On The Wings Of An Angle

Developing a Simple Ricochet System

Recently I’ve been undertaking the production of project currently named ‘Ricochet Continuum’ (a name in desperate need of improvement), as part of Handsome Dragon Games. I say as part of HDG, although it’s a project I’m undertaking the entire project solo. Regardless, in this game, the player must carefully aim their shots to ricochet them off walls and ceilings to hit specific targets in the level. But the key twist is that certain points in the level will shift time forwards or backwards by a specific margin when crossed, changing the position or state of the targets.

Now there are plenty of flaws and talking points in the design of this game, but I’m going to be covering them another time. Right now I’m going to be looking at how it works. Or more specifically, how I pieced together the Ricochet System. Perhaps it will be useful if you’re looking to implement a simply ricochet system yourself.

NOTE: For reference, all of this was done in Unity 5.4, using C#.
Also, brace yourself, this going to be a long and technical one.

The core idea behind the Ricochet System is that whenever a bullet hits a surface that isn’t a target, it rebounds in a directions relative to A. its current heading, and B. the angle of the surface it hit. What I aimed to achieve was to find a new angle that was mirrored across the normal of (ie. direction perpendicular to) the side of the object hit. From here, I’ll be calling this normal the “Mirror Line”.

Mirror Line Example

What I was aiming for: Different shots, different trajectories, different ricochets.

For the sake of keeping the system simple to implement and understand, I set a restriction in advance that all objects that could be ricocheted off in the level were some form of rectangle. Whilst it does limit the kinds of shapes I can use in the levels to an extent, had I not done this, determining the angle of the hit surface would become a much more complicated ordeal.

So, let’s say the player has fired a bullet and it’s collided with a generic surface at an particular angle. First things first, we need to determine what side of the object has been hit. This is because the system is designed to determine the Mirror Line using the hit object’s local direction vectors (positive or negative up/right). This is why all objects are rectangles, as it means these four vectors will always be perpendicular to one of the object’s surfaces.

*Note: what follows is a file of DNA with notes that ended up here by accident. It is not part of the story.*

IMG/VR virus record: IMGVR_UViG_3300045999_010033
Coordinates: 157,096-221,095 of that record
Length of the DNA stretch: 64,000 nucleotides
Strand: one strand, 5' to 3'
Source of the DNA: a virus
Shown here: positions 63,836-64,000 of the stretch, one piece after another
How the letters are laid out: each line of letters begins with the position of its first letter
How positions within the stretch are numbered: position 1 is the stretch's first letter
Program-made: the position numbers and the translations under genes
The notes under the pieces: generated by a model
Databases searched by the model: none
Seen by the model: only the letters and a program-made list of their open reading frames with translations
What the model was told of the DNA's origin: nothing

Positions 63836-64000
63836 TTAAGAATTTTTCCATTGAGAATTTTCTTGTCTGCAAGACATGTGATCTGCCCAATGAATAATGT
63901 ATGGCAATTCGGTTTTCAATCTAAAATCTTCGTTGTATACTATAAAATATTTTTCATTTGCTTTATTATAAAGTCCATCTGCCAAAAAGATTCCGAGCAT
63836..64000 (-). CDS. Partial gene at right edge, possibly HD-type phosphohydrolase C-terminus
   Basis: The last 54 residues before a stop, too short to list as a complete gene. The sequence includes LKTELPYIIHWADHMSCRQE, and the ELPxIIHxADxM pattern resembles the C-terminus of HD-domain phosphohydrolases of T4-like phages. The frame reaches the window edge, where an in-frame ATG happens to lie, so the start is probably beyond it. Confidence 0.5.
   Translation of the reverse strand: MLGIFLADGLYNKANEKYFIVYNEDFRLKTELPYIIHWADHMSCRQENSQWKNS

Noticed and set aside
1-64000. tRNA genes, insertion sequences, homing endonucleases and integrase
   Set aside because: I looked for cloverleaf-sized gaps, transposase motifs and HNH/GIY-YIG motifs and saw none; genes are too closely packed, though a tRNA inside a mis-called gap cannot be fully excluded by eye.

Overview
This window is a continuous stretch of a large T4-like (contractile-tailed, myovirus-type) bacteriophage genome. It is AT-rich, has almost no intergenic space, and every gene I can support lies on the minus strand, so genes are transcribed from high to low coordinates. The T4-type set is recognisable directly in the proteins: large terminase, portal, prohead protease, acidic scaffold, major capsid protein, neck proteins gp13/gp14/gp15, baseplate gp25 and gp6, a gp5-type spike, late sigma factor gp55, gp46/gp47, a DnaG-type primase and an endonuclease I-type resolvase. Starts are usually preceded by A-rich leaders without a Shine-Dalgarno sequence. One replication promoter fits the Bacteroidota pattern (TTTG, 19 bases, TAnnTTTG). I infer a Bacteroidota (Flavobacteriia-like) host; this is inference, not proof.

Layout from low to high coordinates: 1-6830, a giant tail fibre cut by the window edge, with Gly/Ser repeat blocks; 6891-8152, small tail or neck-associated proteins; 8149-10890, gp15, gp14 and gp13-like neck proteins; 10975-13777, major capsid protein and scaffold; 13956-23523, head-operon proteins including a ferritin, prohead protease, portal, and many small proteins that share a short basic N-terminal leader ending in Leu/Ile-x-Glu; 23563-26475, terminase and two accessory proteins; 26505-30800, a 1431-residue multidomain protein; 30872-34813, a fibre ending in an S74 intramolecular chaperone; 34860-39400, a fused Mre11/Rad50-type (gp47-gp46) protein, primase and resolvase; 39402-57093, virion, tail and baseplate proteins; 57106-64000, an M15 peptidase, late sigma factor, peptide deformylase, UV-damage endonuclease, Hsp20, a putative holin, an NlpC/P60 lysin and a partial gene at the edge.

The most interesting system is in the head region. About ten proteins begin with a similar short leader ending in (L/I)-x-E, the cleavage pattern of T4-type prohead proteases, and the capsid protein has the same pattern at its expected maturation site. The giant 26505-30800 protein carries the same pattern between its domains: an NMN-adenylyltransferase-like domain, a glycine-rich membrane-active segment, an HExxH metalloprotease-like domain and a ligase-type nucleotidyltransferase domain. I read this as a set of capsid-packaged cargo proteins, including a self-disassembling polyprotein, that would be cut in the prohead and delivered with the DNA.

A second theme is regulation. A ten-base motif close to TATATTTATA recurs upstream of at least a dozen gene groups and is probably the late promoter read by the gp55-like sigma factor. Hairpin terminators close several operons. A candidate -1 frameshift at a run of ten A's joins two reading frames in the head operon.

Relative Normal Example

The four possible Mirror Lines taken from the object’s normals, regardless of rotation.

More importantly, how do we figure out which one to use? First we circlecast out from the bullet, at the size of the bullet’s collider, and find the point at which it hits the object (at first I used a raycast for this, but major issues arose when the collision trigger hit the object, but the raycast missed). Once we have that point, we use Transform.InverseTransformPoint() to convert it to local space, and normailse that vector to essentially give us a direction.

//Get hit point in local space.
 Vector2 localPoint = hit.transform.InverseTransformPoint(hit.point);
 Vector2 localDir = localPoint.normalized;

Once we have that direction, we compare it to unit vectors going up and right (relative to the world) using dot products, to see which side of the object its coming from. If we first  compare the absolute values of direction dot up and direction dot right, the larger one tells us which is most similar to the direction of the hit and thus if we should be looking at left vs right, or above vs below.

Lastly, we compare the original dot products. If the direction dot right is greater than 0, it’s more right than left, and if direction dot up is greater than 0 it’s more above than below.  With these two checks, we can determine which normal of the object we need to be using.

//Find the dot products of the unit vector and the directions we're checking.